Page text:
I found out that a young person is sexting. Should I talk to her parents?
Dear Stop It Now!,
My daughter is worried about a 15 year old friend of hers who is sending nude pictures of herself to her boyfriend through her cell phone. Should I talk to this girl’s parents? Do you have any suggestions about how parents can talk to their kids about the dangers of sexting?*
Dear Concerned Parent,
Yes, it is recommended that you speak with this girl's parents. If the case was reversed, I imagine you would want to know if your daughter was engaged in risky behaviors. Talking to a child’s parents about their child’s risky behaviors may appear difficult and uncomfortable, but almost everyone we speak to on the Helpline agrees that, if the situation were reversed, they would want to know if their child was doing something dangerous. Adults speaking up and working together helps keep children and teenagers safe. Conversations that are focused on safety, and are held in a compassionate and non-confrontational way will help pave the way.
There is a lot of good information available for parents concerned about their child’s use of technology. You may want to read our tip sheet, Keeping children and adults safe on the internet. Advocates for Youth offers a guide for parents: A Parent’s Guide to Internet Safety: Sexuality and the Internet. Their resources provide information not only about specific unsafe online behaviors, including posting inappropriate photos, but also go over what a parent can do to make sure their child is safe online. In some cases, kids and teens are really unaware of what could happen, and knowing how to talk over the risks with them may lead them to stop dangerous behaviors.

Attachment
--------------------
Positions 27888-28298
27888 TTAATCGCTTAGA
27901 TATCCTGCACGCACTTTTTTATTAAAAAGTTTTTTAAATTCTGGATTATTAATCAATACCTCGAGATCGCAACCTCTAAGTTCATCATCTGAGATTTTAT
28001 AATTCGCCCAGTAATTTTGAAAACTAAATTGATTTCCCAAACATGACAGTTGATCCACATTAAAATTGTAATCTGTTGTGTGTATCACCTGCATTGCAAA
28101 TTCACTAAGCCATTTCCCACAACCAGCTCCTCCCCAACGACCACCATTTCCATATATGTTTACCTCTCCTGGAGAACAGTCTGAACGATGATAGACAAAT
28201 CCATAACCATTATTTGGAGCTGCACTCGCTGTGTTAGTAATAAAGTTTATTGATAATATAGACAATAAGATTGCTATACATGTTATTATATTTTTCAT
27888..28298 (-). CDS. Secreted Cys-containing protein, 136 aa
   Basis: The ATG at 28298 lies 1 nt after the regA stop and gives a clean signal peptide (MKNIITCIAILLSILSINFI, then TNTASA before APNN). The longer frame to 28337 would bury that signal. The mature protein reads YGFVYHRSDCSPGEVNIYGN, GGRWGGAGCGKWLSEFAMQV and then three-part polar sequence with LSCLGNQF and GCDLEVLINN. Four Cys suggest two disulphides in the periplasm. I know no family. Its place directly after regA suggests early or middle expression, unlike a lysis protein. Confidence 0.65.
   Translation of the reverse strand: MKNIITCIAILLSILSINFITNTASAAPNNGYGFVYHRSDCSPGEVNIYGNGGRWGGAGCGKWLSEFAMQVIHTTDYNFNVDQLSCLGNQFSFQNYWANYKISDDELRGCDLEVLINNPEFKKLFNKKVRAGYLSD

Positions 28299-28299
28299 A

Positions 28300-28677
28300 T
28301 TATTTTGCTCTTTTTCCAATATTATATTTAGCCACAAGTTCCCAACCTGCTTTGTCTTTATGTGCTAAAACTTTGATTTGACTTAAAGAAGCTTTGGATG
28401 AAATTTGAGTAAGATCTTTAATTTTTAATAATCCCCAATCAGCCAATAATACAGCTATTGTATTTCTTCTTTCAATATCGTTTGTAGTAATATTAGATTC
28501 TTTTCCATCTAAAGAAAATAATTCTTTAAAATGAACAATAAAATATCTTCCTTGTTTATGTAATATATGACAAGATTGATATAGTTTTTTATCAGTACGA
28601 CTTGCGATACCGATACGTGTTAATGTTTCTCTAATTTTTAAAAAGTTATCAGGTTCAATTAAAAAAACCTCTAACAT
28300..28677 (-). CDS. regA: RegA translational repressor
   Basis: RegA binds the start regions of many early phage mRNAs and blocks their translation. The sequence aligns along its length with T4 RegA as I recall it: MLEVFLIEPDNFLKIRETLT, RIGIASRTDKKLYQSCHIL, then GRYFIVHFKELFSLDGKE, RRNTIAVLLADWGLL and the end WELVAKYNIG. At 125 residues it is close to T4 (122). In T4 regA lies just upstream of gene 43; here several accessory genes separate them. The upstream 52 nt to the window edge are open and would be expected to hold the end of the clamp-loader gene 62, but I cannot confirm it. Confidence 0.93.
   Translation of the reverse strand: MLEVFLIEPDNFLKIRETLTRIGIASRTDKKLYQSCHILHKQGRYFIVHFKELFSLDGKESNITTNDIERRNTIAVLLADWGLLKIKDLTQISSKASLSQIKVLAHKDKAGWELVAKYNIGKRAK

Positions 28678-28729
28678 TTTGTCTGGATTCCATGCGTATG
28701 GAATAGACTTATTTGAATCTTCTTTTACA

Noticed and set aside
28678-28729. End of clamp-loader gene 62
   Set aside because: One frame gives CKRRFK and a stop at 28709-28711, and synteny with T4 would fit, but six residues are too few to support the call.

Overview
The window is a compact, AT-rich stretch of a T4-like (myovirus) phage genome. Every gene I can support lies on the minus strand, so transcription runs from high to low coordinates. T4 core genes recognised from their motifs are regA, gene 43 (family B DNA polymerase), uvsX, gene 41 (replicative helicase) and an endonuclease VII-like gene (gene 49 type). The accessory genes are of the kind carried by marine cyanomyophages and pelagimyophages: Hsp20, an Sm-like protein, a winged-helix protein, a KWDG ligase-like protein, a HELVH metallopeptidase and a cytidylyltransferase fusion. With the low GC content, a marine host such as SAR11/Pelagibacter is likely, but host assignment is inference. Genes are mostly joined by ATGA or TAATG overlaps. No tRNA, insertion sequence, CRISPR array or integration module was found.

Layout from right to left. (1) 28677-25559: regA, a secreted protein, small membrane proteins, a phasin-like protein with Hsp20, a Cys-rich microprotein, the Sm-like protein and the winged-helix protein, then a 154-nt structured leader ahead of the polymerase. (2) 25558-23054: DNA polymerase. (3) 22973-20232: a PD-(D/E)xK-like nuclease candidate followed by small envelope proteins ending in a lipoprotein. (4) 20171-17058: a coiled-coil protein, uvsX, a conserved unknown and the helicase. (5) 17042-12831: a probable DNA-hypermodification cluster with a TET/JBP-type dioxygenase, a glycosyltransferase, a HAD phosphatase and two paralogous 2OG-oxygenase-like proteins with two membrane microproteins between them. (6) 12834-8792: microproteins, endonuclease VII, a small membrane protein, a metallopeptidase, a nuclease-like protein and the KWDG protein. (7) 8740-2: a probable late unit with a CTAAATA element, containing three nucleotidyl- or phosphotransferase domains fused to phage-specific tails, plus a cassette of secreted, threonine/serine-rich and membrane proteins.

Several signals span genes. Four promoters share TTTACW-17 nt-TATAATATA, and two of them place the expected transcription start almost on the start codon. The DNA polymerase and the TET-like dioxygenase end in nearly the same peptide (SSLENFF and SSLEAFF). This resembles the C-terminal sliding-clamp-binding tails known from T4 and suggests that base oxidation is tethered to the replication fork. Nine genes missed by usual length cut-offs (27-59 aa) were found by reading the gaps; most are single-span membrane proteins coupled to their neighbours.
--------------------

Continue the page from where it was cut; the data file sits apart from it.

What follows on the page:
One piece that I thought might be especially helpful was a sample contract that parents can use with teens in getting them to comply with safety rules online. Having a contract with your teenagers regarding their use of the internet can help clarify expectations and rules. Having a contract in place that allows everyone – parents and kids – to agree on what is acceptable and what is not, can be useful.
A last thought – I was glad to hear that your daughter understands the risks of sexting. And, in terms of prevention, it’s great that she has the kind of trust in you that kids and teens need to have in their parents in order to be able to tell them about risky or scary situations that they or a friend may be facing.
Your daughter’s friend’s mother will most likely thank you for caring about her daughter’s safety. We thank you for helping to keep a child safe.
Stop It Now!
Last edited on: November 9th, 2018